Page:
Human-made materials do not grow with time. Incorporating growth into contemporary materials functionality presents a grand challenge in applied physics and materials design. Can we use cytoskeletal proteins that continuously grow and remodel to design novel tunable materials? What new fundamental physics can we learn from these actively driven, out-of-equilibrium biomaterials?
Designing Mechanical Memory: In a study published in the journal Advanced Functional Materials, we demonstrate that we can create cytoskeletal networks with a range of stiffnesses by controlling the density of actin nucleating from a surface. These networks grow into dense spiral shapes at intermediate densities, which retain their shapes even when perturbed. We identified this phenomenon as a method to store information in a lossless manner.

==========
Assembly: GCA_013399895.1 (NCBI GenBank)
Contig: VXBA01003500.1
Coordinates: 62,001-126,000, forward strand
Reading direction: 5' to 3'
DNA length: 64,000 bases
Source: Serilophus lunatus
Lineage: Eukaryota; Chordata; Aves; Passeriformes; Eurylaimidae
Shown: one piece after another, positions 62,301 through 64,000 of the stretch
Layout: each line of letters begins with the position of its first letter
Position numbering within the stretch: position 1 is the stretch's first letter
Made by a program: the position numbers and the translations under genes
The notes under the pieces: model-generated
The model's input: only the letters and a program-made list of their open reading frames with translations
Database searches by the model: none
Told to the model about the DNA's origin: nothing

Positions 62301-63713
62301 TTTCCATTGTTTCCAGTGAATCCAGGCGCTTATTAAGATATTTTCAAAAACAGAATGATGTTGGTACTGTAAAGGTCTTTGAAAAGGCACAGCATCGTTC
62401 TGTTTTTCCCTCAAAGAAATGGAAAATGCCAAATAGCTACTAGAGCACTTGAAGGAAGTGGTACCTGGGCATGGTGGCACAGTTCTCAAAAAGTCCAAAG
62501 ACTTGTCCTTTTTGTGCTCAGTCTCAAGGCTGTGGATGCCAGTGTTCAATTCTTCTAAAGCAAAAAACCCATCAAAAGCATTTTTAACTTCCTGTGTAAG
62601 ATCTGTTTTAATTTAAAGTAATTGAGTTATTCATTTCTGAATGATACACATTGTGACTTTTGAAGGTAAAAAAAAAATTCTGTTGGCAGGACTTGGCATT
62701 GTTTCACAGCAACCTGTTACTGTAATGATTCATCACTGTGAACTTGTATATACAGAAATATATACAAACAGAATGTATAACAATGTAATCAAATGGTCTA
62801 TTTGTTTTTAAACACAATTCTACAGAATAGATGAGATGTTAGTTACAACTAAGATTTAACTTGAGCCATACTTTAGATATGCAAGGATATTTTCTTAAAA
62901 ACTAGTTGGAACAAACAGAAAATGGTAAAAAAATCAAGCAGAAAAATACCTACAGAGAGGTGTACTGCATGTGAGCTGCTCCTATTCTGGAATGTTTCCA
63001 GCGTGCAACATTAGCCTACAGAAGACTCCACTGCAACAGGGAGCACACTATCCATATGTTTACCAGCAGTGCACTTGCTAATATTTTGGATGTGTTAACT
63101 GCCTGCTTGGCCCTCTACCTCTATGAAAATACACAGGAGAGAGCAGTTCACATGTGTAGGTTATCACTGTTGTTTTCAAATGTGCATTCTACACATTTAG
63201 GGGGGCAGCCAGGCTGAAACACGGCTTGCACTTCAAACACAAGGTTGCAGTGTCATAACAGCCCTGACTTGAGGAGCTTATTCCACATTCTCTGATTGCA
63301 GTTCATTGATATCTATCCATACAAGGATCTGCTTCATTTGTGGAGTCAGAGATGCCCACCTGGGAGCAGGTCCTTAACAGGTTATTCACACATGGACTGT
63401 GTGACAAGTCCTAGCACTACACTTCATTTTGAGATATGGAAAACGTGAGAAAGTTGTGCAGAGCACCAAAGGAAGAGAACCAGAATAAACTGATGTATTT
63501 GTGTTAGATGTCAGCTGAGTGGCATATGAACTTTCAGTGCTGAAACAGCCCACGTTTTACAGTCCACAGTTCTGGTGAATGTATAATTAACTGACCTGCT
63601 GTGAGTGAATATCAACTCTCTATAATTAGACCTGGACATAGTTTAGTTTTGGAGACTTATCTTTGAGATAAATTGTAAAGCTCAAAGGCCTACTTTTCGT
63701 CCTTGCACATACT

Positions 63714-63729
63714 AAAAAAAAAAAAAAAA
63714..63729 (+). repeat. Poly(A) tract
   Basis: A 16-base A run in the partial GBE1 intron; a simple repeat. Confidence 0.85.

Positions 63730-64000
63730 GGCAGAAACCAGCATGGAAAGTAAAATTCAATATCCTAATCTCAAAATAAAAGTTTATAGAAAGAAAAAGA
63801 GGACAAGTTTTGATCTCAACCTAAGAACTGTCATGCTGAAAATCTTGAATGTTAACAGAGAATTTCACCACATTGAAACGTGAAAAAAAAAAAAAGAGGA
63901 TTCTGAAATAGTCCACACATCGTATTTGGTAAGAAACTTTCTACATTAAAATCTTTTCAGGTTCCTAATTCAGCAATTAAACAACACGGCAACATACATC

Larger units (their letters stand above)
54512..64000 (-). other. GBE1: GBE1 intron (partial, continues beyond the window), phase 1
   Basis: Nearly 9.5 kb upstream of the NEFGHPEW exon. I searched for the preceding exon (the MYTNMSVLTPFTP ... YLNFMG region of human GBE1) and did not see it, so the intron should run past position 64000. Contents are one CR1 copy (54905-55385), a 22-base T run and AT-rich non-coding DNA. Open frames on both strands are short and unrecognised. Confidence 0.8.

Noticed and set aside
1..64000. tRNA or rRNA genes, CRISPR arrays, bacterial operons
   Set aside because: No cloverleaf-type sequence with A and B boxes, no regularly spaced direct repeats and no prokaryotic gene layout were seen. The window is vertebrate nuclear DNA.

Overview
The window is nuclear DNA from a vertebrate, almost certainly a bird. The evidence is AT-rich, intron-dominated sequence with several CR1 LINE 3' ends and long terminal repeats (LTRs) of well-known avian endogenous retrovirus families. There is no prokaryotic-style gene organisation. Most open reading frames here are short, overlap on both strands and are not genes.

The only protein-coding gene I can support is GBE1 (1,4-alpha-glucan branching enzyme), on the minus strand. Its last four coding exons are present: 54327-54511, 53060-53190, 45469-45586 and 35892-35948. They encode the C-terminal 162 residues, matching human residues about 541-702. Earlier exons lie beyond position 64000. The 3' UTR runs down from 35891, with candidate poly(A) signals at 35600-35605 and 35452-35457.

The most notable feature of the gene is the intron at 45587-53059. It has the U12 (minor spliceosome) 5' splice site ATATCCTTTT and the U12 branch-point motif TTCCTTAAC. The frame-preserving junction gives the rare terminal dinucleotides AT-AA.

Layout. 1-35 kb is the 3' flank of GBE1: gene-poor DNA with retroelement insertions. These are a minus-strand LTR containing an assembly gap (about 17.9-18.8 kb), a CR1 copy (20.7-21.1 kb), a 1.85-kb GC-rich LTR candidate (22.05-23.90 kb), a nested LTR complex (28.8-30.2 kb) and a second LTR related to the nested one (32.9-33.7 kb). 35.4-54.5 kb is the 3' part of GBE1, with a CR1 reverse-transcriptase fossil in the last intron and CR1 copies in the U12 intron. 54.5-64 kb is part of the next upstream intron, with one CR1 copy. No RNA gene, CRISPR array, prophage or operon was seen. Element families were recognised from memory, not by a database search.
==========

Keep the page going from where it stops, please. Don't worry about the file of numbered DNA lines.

Tunable Active Matter: In another study published in the journal Soft Matter, we created a reconstituted network of crosslinked microtubule proteins driven with Kinesin motors. We show that by tuning the concentration of crosslinker proteins, we can make these networks either expand, contract, or stay stable. This tunable contractility is an example of a material whose mechanical response to applied load can not only be modulated but even reversed by controlling its connectivity.
“F-actin architecture determines constraints on myosin thick filament motion,” C.G. Muresan*, Z.G. Sun*, V. Yadav, A.P. Tabatabai, L. Lanier, J.H. Kim, T. Kim, and M.P. Murrell, Nature Communications (2022).
“Filament nucleation tunes mechanical memory in active polymer networks,” V. Yadav, D. S. Banerjee, A. Pasha Tabatabai, D. R. Kovar, T. Kim, S. Banerjee, M. P. Murrell, Advanced Functional Materials (2020).
“Contractility in an extensile system,” K. T. Stanhope, V. Yadav, C. D. Santangelo, J. L. Ross, Soft Matter (2017).
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